For Congresswoman Niki Tsongas, a new law aims to end 'betrayal' in the military

The World
Rep. Niki Tsongas (D-MA)

Rep. Niki Tsongas (D-MA)


President Obama took a break from his vacation in Hawaii to sign a new defense bill on Thursday. In it were provisions that crack down on the problem of sexual assault in the US military.

Congresswoman Niki Tsongas, Democrat from Massachusetts, co-authored the key provisions in the new law with Ohio Republican Mike Turner.

"I am more afraid of my own service members than I am of the enemy."

Tsongas has been fighting to prevent sexual assault in the armed forces since 2007. That's when she became aware of the extent of the problem during a hearing of the House Armed Services Committee, on which she serves. "As a newly elected member, I have to say I was taken aback [to find] that it was so prevalent," she said.

"Coincidentally, maybe a month later, I went to a wounded warrior luncheon and got to talking with a woman who had been deployed many times to Afghanistan and Iraq. And I asked her if this crime was as prevalent as the hearing would suggest.

"And she said, 'Ma'am, I've never been assaulted, but I am more afraid of my own service members than I am of the enemy.' And to protect herself, she always carried a knife in her waistband. And I have to tell you that conversation made this issue very real to me."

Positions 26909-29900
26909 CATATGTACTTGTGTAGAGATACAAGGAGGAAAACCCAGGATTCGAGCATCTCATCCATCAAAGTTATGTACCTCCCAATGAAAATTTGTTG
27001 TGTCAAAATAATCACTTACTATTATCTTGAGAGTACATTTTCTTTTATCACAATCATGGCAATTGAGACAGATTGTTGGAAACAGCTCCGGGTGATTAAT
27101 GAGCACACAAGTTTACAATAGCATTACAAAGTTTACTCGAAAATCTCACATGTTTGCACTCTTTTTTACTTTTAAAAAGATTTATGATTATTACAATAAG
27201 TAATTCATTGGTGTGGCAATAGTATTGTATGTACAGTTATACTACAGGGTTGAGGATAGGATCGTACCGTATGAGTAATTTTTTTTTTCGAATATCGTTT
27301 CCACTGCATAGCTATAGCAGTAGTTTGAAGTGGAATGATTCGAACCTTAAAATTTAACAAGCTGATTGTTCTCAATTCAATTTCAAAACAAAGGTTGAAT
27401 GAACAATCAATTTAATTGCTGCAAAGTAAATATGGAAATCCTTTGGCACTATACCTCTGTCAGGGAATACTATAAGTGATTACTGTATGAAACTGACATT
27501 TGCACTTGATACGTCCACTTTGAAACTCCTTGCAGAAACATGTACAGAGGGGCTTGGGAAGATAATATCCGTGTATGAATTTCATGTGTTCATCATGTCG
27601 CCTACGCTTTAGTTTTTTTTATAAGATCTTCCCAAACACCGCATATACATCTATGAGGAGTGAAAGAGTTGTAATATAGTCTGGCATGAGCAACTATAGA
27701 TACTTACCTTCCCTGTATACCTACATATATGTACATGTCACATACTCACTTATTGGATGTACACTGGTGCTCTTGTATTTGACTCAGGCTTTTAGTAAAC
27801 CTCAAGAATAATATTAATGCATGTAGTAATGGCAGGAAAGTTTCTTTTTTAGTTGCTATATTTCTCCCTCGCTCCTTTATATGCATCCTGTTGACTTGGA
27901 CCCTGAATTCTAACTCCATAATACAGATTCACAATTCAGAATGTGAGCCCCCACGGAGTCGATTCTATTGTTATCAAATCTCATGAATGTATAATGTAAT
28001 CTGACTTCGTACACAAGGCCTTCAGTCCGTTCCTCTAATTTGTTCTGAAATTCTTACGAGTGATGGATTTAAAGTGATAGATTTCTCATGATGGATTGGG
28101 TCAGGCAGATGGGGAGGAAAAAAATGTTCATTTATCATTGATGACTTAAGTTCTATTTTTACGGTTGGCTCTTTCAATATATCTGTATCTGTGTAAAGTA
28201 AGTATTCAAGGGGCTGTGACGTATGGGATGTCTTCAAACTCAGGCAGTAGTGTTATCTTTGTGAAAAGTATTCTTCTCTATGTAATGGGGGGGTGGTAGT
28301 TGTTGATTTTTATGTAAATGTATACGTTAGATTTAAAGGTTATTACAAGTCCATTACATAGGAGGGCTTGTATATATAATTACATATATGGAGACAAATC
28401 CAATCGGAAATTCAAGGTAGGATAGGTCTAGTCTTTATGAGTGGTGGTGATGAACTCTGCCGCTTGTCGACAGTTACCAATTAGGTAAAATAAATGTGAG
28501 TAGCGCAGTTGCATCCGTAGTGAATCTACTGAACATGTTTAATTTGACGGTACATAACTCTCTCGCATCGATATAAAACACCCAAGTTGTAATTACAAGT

Tsongas says, "I have high regard for the military. We have people who are putting their lives at risk to serve our nation. But the way I look at this crime is that it's a betrayal on a number of levels," says the congresswoman. "If you're a person, male or female, seeking to serve our country ... the last thing that you expect is that you will be assaulted and betrayed by your own.

"The second betrayal is when the chain of command fails to take these crimes seriously and tends to push them under the rug," Tsongas says. "The third betrayal is when the chain of command, or others serving with you, retaliate against you for bringing allegations of this kind forward."

The new law takes responsibility for investigating allegations of sexual assault out of the chain of command. "And most importantly, for the first time, it changes the commander's authority," says Tsongas. "Commanders previously had the authority to overturn a jury verdict. So if an assailant was found guilty of sexual assault, a commander could overturn that verdict. A commander will no longer be able to do this." 

Tsongas says she and her colleagues will be monitoring carefully how the reforms are implemented and are ready to take further steps, if needed. "There is no single bullet to fix this," she says.